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Holiday Inn London - Bloomsbury

À faire à London

Découvrir London

Découvrir London

British Museum

The British Museum houses a collection of human history and culture in London. Its collections are amongst the largest and most comprehensive in the world and originate from all continents; illustrating and documenting the story of human culture from its beginnings to the present. It was established in 1753, largely based on the collections of Sir Hans Sloane. The museum first opened to the public on 15 January 1759 in Montague House in Bloomsbury, on the site of the current museum building.

St Pancras International Train Station

The redevelopment of St. Pancras International is the incredible £800 million architectural restoration and extension of a unique London landmark. When the station first opened in 1868 William Barlow's train shed was a spectacular feat of Victorian engineering and held the world record for the largest enclosed space for many years.

West End - Theatreland

Part of the West End district of London, England, where many theatres can be found.

Tower of London

Explore the wonders of this Historic Royal Palace, and the stories behind the 1000 years of its history. Discover for yourself some of the Tower's sights and stories, including the Crown Jewels protected by the Beefeaters.

The O2

The O2 is a large entertainment venue on the Greenwich peninsula in South East London, including an indoor arena, a music club, a Cineworld cinema, an exhibition space, piazzas, bars and restaurants. It was built within the former Millenium Dome, a large dome-shaped building built to house an exhibition celebrating the turn of the third millenium; as such, The Dome remains a name in common usage for the venue.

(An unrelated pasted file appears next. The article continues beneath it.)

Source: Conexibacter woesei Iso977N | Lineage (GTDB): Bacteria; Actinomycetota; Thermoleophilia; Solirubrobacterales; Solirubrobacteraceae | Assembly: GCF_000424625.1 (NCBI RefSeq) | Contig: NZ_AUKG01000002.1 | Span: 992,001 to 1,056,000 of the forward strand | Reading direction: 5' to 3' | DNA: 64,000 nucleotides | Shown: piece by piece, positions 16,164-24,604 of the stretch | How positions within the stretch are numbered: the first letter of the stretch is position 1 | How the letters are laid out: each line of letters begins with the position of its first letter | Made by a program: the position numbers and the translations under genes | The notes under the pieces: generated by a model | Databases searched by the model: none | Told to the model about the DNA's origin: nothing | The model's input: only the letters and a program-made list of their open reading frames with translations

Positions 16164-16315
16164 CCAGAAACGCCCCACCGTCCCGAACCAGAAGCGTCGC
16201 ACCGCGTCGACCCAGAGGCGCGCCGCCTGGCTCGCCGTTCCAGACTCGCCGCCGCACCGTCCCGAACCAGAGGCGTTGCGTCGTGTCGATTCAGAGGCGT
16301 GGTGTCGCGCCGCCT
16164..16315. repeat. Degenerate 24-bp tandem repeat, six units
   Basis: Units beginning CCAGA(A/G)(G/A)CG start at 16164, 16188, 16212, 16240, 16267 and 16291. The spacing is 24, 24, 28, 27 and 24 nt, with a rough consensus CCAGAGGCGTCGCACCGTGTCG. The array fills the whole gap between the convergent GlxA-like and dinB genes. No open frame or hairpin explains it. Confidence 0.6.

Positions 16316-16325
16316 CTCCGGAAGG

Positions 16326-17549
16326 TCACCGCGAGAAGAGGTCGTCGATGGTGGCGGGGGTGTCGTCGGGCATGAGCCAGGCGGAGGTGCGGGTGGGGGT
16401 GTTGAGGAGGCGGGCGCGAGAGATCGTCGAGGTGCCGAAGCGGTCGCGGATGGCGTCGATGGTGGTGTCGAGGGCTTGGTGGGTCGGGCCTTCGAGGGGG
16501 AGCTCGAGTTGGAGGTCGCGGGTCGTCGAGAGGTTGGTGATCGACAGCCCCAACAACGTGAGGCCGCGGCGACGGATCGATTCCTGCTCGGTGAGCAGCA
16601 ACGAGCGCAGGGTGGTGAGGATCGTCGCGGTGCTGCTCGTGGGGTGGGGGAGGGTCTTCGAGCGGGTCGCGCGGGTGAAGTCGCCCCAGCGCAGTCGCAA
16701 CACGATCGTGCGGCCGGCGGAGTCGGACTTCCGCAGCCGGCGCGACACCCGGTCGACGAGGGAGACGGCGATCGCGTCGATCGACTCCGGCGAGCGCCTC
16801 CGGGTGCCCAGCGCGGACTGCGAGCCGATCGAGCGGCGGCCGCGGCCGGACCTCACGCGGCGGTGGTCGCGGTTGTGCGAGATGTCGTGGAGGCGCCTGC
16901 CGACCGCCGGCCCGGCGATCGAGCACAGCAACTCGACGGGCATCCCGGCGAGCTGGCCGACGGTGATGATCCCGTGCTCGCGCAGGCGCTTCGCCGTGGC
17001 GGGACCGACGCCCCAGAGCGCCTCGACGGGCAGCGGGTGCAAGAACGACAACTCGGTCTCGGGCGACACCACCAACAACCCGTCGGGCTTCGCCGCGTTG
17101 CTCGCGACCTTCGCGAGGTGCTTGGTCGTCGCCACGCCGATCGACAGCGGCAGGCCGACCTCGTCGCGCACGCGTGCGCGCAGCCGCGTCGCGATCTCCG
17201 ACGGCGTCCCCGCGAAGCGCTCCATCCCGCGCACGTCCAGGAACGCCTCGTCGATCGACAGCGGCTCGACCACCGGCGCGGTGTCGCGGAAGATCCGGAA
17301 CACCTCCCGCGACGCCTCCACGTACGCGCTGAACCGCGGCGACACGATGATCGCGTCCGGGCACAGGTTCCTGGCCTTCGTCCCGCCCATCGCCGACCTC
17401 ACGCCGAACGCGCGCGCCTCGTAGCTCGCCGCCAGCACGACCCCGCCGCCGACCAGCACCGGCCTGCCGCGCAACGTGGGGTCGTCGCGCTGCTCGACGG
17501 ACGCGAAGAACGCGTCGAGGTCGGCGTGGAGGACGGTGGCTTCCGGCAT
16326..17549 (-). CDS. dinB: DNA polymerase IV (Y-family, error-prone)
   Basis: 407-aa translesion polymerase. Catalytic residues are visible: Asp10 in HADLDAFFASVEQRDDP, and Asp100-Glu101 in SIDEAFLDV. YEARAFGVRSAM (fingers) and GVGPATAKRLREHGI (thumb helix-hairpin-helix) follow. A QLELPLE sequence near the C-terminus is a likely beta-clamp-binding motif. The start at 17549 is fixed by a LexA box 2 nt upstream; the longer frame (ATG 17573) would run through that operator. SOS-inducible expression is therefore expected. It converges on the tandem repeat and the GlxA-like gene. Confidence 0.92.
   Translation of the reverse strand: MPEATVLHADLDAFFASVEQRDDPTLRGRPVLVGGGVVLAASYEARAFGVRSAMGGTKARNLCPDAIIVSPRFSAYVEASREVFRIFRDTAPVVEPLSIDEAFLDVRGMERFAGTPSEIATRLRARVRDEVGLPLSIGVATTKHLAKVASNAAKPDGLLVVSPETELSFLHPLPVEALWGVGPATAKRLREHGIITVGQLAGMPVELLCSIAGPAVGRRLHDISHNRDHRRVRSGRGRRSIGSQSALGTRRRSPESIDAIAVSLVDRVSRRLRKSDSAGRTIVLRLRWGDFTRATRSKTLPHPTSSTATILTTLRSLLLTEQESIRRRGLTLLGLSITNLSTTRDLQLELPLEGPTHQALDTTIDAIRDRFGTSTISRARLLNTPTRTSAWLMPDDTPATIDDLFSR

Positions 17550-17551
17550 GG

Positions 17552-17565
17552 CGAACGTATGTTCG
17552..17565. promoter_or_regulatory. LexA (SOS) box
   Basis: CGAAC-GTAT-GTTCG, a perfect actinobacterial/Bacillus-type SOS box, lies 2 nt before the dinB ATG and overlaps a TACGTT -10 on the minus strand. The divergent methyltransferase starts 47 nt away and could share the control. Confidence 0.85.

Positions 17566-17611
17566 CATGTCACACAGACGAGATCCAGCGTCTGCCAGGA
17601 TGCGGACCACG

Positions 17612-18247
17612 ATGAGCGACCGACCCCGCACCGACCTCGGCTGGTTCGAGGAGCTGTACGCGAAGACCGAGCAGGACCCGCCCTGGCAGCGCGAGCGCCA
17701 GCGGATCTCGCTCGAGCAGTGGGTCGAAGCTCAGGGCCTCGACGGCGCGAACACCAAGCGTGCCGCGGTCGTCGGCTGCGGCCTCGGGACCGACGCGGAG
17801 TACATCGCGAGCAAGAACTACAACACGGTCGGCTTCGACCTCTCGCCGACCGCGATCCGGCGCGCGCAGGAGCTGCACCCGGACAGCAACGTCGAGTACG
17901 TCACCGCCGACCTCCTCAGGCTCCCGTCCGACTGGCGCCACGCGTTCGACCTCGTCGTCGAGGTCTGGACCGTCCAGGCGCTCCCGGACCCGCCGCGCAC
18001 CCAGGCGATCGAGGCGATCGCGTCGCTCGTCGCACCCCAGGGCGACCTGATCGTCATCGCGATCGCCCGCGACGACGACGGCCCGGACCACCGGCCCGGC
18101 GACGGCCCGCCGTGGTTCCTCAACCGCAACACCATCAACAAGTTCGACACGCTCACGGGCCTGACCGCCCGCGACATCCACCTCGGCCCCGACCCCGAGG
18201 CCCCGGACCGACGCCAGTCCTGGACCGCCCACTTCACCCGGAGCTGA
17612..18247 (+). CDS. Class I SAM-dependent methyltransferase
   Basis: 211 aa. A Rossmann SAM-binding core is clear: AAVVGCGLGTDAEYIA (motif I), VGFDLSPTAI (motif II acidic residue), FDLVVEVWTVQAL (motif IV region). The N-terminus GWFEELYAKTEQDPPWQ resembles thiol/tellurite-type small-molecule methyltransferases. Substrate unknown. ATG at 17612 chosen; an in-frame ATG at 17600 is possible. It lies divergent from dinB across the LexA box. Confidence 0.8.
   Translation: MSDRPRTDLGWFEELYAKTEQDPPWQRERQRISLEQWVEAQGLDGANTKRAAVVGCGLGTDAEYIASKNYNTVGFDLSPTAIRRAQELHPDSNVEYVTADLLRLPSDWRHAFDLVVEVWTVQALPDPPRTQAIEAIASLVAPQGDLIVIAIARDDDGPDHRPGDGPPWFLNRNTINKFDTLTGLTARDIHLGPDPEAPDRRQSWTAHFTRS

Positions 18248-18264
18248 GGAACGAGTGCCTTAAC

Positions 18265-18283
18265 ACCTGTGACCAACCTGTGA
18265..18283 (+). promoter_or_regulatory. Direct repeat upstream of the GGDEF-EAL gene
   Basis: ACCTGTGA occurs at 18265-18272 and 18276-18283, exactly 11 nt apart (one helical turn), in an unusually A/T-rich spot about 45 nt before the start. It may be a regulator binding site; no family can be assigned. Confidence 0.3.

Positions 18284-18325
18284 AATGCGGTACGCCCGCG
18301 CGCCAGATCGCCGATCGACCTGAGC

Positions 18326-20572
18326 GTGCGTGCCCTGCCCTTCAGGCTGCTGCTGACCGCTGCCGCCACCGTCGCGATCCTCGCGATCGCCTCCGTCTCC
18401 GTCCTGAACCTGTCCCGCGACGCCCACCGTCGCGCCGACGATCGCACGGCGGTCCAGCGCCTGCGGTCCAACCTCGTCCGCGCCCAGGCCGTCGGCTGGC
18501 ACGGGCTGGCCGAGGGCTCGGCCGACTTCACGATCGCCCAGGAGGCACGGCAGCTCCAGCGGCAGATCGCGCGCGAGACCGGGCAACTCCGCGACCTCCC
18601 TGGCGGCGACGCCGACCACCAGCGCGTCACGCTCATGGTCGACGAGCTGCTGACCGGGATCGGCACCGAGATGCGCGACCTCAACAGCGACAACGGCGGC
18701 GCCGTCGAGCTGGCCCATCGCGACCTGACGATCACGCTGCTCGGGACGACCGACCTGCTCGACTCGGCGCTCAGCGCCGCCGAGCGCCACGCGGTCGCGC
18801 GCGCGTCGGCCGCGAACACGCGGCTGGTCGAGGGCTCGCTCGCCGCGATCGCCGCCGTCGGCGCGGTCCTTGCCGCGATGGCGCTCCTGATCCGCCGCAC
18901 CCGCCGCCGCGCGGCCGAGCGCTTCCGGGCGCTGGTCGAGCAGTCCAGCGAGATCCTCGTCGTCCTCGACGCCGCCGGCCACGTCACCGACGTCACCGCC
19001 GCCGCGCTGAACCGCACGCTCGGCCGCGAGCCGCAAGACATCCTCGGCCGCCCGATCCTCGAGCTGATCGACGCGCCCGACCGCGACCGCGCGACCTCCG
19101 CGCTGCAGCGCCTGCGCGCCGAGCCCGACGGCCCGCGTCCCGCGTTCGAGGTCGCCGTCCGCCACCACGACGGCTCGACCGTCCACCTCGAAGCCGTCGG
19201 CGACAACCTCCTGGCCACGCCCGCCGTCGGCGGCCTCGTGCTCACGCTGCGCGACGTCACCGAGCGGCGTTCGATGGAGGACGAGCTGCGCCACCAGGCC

Buckingham Palace

Buckingham Palace is the official residence of the British Monarch. Originally known as Buckingham House, the building which forms the core of today's palace was a large townhouse built for the Duke of Buckingham in 1703. During the 19th century it was enlarged forming three wings around a central courtyard. The last major structural additions were made in the late 19th and early 20th centuries. However, the palace chapel was destroyed by a German bomb in World War II.

Natural History Museum

The museum is home to life and earth science speciments comprising some 70 million items within five main collections: Botany, Entomology, Mineralogy, Palaeontology and Zoology. The Natural History Museum Library contains extensive books, journals, manuscripts, and artwork collections linked to the work and research of the scientific departments. Access to the library is by appointment only.

St Pauls Cathedral

St Paul's Cathedral is an Anglican cathedral on Ludgate Hill, the highest point in the City of London, and is the seat of the Bishop of London. The present building dates from the 17th century and was designed by Sir Christopher Wren. At 365 feet (111m) high, it was the tallest building in London from 1710 to 1962, and its Dome is also among the highest in the world. Climb the Dome to enjoy an amazing view over the City of London.

Wembley Stadium

Designed by Foster and Partners and Populous, it includes a partially retractable roof. A signature feature of the stadium, following on from the old Wembley's distictive Twin Towers, is the 134 metres (440 ft) high Wembley Arch. With a span of 317 metres (1,040 ft), this steel arch is the longest single span roof structure in the world. The stadium was built by Australian firm Multiplex at a cost of £798 million.

The City of London

The City of London is a small area within Greater London, UK. It is the historic core of London around which the modern conurbation grew and has held city status since time immemorial. The City's boundaries have remained almost unchanged since the Middle Ages, and it is now only a tiny part of the metropolis on London, though remains a notable part of the metropolis of London, though remains a notable part of Central London.